Renosterberg – 1 ward.

3 696 work opportunities were created through the CWP with 645 adult males, 1 173 adult female, 775 male youth and 1 103 female youth.

Honourable Speaker,

Coming to Traditional Affairs, an assessment on the State of Governance within the Institutions of Traditional Leadership was conducted. This was done to inform the strategic and operational plan of the newly established national Department of Traditional Affairs.

The actual assessment took place in Kuruman and was attended by about 110 representatives from various stakeholders that included provincial and national departments, municipalities, Traditional Leaders, Local and Provincial Houses of Traditional Leaders and Traditional Councils.

The outcome of the assessment was presented to the MEC on May 2011 and the Department identified the high level issues and actions flowing from the assessment report.

COGHSTA was actively involved in the process of consolidating all Traditional Affairs national legislation into a in a single consolidated Bill, namely the National Traditional Affairs Bill, which aims to address gaps and create space for future recognition of the Khoisan.

Honourable Speaker,

As the Northern Cape we will not be required to establish a Committee on Traditional Leadership Claims and Disputes as well as the recognition of traditional leadership positions of new communities.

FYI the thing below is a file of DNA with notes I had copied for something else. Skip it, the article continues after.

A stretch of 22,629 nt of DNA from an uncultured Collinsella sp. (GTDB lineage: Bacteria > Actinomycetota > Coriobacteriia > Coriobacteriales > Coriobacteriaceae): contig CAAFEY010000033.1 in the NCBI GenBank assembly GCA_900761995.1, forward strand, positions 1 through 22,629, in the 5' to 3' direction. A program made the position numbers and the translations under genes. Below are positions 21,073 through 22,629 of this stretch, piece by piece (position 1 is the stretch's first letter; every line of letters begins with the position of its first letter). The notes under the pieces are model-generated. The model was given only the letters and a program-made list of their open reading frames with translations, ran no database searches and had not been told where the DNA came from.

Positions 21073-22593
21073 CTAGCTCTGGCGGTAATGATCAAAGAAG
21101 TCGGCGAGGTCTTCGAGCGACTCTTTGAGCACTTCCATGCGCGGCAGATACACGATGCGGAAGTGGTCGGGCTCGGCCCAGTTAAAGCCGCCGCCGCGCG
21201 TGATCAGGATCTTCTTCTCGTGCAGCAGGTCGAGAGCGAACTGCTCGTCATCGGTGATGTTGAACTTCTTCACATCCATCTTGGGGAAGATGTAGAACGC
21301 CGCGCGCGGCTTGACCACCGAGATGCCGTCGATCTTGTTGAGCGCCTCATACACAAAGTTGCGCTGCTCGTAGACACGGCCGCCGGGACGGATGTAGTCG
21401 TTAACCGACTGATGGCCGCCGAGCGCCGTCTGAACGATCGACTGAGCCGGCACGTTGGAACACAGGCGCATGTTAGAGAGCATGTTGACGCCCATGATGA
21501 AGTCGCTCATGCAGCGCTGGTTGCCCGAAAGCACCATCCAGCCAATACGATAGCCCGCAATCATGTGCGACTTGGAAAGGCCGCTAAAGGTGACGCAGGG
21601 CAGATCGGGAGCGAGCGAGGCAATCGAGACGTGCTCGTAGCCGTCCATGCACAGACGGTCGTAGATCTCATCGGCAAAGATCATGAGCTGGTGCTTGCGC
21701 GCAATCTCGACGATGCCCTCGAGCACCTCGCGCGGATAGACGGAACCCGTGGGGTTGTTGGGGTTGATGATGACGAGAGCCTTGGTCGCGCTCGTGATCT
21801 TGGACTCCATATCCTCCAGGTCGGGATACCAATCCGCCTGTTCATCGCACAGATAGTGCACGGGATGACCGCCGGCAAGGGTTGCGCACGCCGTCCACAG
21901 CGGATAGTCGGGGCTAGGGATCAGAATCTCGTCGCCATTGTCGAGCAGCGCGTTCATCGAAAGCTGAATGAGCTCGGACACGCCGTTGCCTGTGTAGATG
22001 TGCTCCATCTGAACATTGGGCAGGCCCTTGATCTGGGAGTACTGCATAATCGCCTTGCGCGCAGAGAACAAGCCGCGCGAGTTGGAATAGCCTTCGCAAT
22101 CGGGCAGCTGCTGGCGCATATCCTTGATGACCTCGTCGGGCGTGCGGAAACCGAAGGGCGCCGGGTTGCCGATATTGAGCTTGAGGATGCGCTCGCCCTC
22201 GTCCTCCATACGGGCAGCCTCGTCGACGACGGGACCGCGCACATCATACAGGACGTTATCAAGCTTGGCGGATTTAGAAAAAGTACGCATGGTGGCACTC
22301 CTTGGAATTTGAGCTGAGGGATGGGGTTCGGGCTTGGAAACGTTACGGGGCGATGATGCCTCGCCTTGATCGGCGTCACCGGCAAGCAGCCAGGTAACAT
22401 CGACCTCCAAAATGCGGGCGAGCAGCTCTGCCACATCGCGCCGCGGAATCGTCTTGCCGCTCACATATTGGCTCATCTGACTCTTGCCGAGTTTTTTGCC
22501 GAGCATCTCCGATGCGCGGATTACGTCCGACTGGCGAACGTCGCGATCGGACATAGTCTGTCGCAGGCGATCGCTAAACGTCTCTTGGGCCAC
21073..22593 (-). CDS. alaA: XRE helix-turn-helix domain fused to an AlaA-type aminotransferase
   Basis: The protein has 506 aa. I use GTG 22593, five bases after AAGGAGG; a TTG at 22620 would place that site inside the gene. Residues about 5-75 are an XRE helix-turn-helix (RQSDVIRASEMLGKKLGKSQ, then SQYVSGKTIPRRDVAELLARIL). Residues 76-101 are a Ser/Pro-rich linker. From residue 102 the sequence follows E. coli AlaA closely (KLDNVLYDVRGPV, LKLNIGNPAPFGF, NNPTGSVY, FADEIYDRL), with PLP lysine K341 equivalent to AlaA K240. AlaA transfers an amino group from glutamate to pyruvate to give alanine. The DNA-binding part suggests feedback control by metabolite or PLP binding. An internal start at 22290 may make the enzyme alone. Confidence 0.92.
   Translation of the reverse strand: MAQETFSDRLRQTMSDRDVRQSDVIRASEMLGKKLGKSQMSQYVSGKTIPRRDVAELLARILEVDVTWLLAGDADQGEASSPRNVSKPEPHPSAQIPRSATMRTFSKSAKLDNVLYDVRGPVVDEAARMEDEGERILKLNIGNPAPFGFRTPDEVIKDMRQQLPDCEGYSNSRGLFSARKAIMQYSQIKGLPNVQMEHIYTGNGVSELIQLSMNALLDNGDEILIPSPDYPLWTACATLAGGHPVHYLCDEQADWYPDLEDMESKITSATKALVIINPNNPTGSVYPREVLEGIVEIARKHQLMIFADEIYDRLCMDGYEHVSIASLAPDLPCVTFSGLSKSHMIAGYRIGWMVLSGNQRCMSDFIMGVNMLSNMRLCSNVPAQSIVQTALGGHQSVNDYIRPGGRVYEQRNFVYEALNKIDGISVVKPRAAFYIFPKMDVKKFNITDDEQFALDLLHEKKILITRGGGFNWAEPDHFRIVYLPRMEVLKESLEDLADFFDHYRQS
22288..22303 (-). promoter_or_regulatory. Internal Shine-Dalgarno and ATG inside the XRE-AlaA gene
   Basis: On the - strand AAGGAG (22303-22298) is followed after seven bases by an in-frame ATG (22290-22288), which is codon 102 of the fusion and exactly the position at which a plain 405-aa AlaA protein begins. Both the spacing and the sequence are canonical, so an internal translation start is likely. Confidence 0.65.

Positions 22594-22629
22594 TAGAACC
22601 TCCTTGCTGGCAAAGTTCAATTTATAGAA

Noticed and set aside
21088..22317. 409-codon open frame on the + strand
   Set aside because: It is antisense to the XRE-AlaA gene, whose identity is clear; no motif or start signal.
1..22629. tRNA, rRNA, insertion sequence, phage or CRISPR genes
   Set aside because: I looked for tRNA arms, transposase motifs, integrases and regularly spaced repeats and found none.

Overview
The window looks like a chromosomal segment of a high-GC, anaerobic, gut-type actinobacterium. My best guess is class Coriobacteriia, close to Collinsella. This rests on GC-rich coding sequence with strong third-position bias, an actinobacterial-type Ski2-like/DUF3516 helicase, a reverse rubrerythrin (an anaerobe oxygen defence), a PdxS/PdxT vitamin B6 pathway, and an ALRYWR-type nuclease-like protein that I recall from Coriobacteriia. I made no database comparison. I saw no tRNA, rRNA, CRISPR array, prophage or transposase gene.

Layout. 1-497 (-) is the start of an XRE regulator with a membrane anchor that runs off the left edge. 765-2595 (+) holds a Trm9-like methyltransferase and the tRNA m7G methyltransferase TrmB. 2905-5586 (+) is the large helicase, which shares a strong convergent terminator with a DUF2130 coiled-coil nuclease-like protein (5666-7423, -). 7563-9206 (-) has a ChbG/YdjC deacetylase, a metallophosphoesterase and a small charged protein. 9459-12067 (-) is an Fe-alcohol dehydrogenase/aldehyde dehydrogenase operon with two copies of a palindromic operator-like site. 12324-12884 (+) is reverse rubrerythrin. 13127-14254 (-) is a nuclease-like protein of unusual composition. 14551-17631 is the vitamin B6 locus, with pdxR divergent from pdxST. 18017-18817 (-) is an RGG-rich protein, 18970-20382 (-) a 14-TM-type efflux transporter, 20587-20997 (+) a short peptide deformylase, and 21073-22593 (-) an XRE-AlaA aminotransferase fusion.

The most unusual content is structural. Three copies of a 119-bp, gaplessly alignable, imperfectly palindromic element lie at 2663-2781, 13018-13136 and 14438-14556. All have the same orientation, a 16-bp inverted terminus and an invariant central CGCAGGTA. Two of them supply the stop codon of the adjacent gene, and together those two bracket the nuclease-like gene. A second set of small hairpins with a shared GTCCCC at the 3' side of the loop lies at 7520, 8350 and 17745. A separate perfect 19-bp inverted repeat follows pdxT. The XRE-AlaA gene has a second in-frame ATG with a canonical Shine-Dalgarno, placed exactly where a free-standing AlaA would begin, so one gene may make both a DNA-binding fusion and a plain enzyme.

We have been grouped together with the Free State and the Commission has already visited the Province on 6 February 2012. A list of cases to be investigated in the Province was submitted to the Commission.

In closing the 2011/12 financial year, we have taken stock of the challenges, consolidated our achievements and now move forward with a fresh vigour to build a sustainable human settlements and improved quality of household life.

We also continue to build an efficient, effective, accountable and responsive local government system and institutions of traditional leadership.

Honourable Speaker,

Human Settlements Vision 2030, on the road to 2050, is to no longer have poverty traps in rural and urban areas. It looks at total eradication of backlogs of plus 2.1 million housing units which translates to approximately 12.5 million people.